Newsletter : 7fax0916.txt
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>JN Sept. 16, 1997, Vol. 5, No. 170
Up to 200,000 Unclaimed Swiss Accounts May Exist
Two years after Swiss banks said they had fewer than 800
unclaimed Holocaust-era accounts, they are now poised to reveal
that up to 200,000 accounts may have been found, sources said.
Banking authorities were expected to announce soon that 100,000 to
200,000 unclaimed World War 2 accounts belonging to Swiss citizens
were still in their banks.
Will Swiss Guard be Charged?
By Lisa Schlein (VOA-Geneva)
A Swiss prosecutor says he hopes to decide next month if he
will press criminal charges against a former security guard for
allegedly breaking Switzerland's bank secrecy law. The guard fled
to the United States after saying he received death threats because
he blocked the bank from destroying Holocaust-era records.
The Zurich district prosecutor hinted he might drop criminal
charges against the former guard, Christoph Meilli. He said the
documents Meilli rescued from the bank's shredder might not have
violated bank secrecy laws because they were more than 50 years
The prosecutor's announcement was made after a group of 700
academics and lawyers demanded Switzerland end its investigation
of the former security guard. The head of a group called
Democratic Swiss Jurists, Bruno Kauffman, says Swiss authorities
are pursuing the investigation against Meilli to deter other
"We think that the Swiss authorities would, with the case of
Meilli, make other people afraid to tell publicly of problems with
the financial place in Switzerland after the Second World War."
Kauffman says his organization will offer free legal advice to
people who are afraid to come forward with information they might
have about Switzerland's war-time dealings with the Nazis.
Meilli fled to the United States with his wife and two children in
April, saying he was afraid his life was in danger. Under a special
procedure, Congress granted him a residency permit. Meilli has been
treated as a hero by Jewish groups and Congress for defying the
Swiss banking establishment.
The DSJ says Meilli is innocent of any wrongdoing. They say it was
the Union Bank of Switzerland which committed an illegal act by
destroying wartime documents.
The Zurich prosecutor says he is investigating whether the bank
violated a federal decree which prohibits destruction of records
left by Holocaust victims. The bank, which called the shredding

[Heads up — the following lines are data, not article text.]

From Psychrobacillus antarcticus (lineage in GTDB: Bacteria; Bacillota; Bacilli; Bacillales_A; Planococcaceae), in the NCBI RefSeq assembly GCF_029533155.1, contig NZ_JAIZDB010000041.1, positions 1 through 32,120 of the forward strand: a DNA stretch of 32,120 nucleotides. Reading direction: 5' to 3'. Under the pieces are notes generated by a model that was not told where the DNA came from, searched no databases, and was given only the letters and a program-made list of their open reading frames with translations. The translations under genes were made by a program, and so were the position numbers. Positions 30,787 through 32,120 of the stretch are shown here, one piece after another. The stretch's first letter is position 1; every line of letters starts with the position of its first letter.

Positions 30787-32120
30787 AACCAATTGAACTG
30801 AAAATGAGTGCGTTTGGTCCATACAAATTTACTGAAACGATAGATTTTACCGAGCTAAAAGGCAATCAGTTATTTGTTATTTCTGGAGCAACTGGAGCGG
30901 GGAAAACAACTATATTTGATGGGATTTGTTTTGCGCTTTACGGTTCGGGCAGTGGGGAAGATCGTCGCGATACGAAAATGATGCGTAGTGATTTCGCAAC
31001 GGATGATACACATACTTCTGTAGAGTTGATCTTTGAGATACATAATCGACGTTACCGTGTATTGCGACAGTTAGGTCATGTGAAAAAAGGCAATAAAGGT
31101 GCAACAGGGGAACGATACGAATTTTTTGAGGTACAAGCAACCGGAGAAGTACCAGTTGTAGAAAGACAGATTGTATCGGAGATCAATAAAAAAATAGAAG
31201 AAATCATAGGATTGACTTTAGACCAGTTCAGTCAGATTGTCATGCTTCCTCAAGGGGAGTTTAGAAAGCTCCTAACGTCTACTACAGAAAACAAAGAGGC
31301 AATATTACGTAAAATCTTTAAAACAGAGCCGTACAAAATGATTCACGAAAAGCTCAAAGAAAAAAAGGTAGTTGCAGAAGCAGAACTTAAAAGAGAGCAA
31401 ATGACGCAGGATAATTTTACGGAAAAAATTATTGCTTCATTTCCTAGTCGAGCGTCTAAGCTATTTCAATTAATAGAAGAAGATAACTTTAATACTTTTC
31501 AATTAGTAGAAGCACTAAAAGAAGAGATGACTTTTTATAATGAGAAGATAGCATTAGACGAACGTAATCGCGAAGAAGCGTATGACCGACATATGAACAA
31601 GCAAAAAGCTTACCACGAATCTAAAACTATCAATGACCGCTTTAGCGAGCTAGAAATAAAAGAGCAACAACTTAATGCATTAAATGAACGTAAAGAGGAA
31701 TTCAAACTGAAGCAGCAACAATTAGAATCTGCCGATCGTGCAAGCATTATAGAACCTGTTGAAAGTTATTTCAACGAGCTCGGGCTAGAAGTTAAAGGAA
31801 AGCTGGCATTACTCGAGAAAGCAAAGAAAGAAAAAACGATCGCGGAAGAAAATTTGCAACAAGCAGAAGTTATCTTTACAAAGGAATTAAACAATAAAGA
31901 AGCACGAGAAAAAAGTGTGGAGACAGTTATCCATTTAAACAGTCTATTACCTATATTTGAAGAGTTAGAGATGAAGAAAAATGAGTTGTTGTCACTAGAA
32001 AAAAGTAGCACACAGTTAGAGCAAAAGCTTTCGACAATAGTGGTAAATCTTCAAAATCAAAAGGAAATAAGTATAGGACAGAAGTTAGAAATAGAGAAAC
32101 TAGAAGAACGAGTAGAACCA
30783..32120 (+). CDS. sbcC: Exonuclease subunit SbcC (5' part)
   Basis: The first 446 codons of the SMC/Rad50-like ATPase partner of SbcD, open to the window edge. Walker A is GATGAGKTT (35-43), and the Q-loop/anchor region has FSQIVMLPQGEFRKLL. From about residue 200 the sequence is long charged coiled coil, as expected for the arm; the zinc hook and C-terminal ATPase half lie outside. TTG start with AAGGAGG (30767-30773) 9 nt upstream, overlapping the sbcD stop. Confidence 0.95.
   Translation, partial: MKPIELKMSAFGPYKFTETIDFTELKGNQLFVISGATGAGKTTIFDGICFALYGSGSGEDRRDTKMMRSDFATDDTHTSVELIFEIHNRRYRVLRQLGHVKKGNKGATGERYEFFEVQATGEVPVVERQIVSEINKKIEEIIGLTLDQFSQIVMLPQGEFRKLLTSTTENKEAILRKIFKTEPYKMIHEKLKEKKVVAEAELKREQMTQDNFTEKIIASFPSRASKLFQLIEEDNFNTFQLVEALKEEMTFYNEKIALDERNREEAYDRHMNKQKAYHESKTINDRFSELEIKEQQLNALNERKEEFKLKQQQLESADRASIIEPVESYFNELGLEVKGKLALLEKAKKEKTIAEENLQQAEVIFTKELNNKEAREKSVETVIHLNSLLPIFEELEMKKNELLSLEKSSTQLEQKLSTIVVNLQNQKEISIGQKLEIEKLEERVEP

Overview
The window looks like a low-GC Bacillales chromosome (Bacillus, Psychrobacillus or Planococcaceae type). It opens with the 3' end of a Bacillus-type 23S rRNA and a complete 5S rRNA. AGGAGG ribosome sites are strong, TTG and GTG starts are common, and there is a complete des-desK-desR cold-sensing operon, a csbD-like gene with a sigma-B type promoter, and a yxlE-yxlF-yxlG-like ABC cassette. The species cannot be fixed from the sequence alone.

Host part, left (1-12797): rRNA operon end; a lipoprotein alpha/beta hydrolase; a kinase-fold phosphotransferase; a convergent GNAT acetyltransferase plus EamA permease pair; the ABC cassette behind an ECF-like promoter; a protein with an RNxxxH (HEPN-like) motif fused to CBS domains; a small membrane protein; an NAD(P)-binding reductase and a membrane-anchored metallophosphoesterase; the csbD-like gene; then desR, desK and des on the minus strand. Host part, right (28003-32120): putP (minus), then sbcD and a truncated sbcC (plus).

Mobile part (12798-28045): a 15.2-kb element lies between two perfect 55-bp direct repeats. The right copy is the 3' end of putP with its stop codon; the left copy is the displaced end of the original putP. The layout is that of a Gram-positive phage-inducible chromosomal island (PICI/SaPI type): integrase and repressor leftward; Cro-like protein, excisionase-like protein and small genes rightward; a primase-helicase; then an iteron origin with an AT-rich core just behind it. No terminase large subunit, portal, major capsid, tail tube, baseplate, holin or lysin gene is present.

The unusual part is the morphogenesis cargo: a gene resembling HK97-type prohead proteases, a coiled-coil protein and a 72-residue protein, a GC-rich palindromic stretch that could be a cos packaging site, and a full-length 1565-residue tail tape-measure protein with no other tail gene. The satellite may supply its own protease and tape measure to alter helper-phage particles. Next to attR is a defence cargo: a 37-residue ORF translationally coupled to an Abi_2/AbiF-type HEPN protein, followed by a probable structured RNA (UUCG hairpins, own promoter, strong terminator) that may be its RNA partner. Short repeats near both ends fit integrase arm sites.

a regrettable mistake, has not pressed charges against the former
Egypt Advises Against U.S.-Turkish-Israeli Naval Maneuvers
By Amberin Zaman (VOA-Ankara)
Turkey's president, Suleyman Demirel, travels Tuesday to Egypt,
where he is expected to try to calm mounting Arab concerns about
Turkey's military relations with Israel.
Officials close to the talks say Egyptian President Hosni Mubarak
will try to persuade Demirel to call off planned naval maneuvers by
Turkey, Israel and the United States that are scheduled off the
Israeli coast in November.
The exercises are part of expanding military ties between Turkey
and Israel. Last year, the two countries signed a military
cooperation agreement that allows Israeli air force pilots to train
over Turkish territory.
Turkey's Arab neighbors led by Syria have described the agreement
as a threat to peace and security in the Middle East. But Turkey
says the deal does not constitute a threat to its regional
neighbors. In fact, Demirel is widely expected to renew an
invitation to Egypt to join the exercises. But Mubarak is expected
In private, some Turkish officials describe closer ties with Israel
as Turkey's best foreign policy move since Turkey joined Nato in
the 1950s. Ankara has long complained that despite close
historical and religious ties with the Arab world, Turkey has
rarely received support from Arab leaders on important diplomatic
Analysts say Israel is campaigning for Turkey's inclusion in the
European Union. They say it is transferring military and other
technology to Turkey. And they say it also has helped move the
powerful Jewish lobby in the United States to support Turkey.
IDF Base to Become International Airport
By IINS News Service
As part of the budgetary agreements between the Finance and
Defense Ministry, the Air Force Base Chatzor will be sold, the
monies given to the Defense Ministry, and the land developed to
become Israel's new international airport.
The agreement to turn over proceeds from sales of IDF-owned
properties was struck between the two ministries, to compensate the
Defense Ministry for a large budget cut accepted in the 1998 state
Senior Air Force officials stated the idea was raised in the past
but the plan to convert the base into a civilian commercial
international airport was scrapped for technical reasons.
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